Constitutional monarch with Parliament and Senate partly elected through an intricate process and partly appointed by the monarch.


  • Private or public limited liability company
  • External company (ie a branch of a foreign company)
  • Partnership
  • Trading trust
  • Sole trader


Companies, trusts and external companies must be registered with the authorities in Mbabane. A business generally has to register for various tax purposes, workmens compensation, graded tax and Swaziland National provident Fund. Business licenses are required for certain activities.


Tax is levied on income from actual and deemed Swaziland sources. The corporate tax rate is 37,5. In addition there is:

  • a withholding tax of 10% of dividend payments to non residents;
  • sales tax at 10%.

There is no capital gains tax or tax on dividends from companies and distributions paid to residents. Swaziland has double tax agreements with various countries in Africa including South Africa.


Swaziland welcomes foreign investment and most business activities are open to foreign investors. Exchange control still exists but South Africa, Lesotho, Namibia and Swaziland have no exchange control restrictions in effect amongst them by virtue of their membership of the Common Monetary Union and the same restrictions apply in respect of customs with Swaziland being a member of the Southern African Customs Union. Revenue and original capital investment can be repatriated subject to the consent of the Central Bank of Swaziland being obtained in terms of which such revenue and capital can be repatriated in the currency in which the original investment was made in Swaziland.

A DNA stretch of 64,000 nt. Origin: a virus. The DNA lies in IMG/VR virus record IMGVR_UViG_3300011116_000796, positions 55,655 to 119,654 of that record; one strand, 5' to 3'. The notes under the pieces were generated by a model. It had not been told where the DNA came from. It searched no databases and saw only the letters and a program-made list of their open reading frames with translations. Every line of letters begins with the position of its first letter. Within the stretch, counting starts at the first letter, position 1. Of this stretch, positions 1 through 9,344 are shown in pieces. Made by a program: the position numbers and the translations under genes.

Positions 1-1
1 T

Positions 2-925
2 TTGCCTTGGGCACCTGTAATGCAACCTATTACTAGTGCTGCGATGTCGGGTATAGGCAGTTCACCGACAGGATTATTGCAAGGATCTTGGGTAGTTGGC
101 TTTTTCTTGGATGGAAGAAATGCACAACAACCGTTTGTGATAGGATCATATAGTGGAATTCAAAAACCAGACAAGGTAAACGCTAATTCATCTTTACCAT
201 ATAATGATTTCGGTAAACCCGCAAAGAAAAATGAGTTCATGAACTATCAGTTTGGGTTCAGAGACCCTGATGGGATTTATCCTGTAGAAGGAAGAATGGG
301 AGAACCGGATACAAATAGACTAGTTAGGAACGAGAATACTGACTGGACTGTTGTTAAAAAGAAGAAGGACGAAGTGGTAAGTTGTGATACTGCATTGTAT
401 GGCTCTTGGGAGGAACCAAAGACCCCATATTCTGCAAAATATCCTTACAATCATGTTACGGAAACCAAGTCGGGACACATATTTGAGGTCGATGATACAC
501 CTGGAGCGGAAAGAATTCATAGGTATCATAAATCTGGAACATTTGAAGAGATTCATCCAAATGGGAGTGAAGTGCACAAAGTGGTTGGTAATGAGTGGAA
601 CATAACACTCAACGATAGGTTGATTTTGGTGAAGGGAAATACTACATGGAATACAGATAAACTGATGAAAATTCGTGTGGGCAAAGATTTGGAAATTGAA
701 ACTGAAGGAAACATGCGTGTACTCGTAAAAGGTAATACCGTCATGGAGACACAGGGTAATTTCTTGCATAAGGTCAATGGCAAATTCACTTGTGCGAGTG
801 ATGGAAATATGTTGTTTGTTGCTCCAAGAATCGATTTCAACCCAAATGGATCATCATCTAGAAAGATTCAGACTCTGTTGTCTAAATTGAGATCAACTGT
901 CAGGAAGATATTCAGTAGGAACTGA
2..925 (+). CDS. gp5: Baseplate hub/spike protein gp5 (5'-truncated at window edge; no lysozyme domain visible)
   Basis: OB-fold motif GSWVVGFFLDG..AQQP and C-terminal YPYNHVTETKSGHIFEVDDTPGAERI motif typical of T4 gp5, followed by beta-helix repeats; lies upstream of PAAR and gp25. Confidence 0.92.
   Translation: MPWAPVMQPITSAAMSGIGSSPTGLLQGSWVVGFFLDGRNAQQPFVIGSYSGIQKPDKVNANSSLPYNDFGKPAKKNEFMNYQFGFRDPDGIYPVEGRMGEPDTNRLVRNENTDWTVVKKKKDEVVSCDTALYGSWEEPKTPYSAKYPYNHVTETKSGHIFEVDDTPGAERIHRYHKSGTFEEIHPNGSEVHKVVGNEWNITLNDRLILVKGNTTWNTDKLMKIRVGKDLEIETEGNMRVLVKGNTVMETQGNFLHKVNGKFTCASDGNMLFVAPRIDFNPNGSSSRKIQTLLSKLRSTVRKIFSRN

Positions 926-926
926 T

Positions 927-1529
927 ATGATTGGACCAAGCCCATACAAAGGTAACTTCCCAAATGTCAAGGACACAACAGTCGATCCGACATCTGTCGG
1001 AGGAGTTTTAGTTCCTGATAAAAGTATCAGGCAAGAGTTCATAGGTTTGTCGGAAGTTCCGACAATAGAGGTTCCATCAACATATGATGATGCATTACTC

The Swaziland Stock Exchange has regulations governing dealings in securities listed on it which are in line with those of the Johannesburg Stock Exchange.


Protection is provided for by statute.


There are public registries for trademarks and patents. Swaziland is a signatory to the Berne and Paris Convention.


Import tariffs and direct controls such as import permits exist but are subject to the provisions of GATT. There is a free and virtually unimpeded exchange of goods between member states of the Southern African Customs Union. In addition Swaziland is party to many Preferent Trade Agreements in Africa, Europe and the United States and there are many export incentives available to genuine exporters.


The following are the main incentives to investors in Swaziland:

  • substantial investors can apply to the Ministry of Commerce for an income tax holiday which is usually granted fro a
  • five year period;
  • machinery imported into the country for the purposes of setting up such business are exempt from sales tax;
  • the labour market in Swaziland is extremely competitive with other Southern African countries;
  • non-Swazi citizens are able to purchase immovable property and investors who purchase property in the Matsapha
  • Industrial Area are exempt from applying for and obtaining the consent of the Land Speculation Control Board.


The Swazi legal system is totally independent and follows the principles of Roman Dutch Law.

  • A well served and efficient banking system is in place.
  • A more than adequate road haulage and transport system including a rail system is in place.
  • The Maputo Harbour is now being utilised extensively for bulk export.

Legal Disclaimer: This information is not intended for use without professional advice

For further information please contact: 

Werksmans Attorneys 

Werksmans Chambers, 22 Girton Road, Parktown, Johannesburg 2193 
P.O. Box 927, Johannesburg 2000 South Africa

Enquiries:        Mr Charles Butler
Telephone         27 (011) 488-0000
Telefax           27 (011) 484-3100/3200
E-Mail Address     Click Contact Link 

Or visit the Werksmans web site, at  Click Contact Link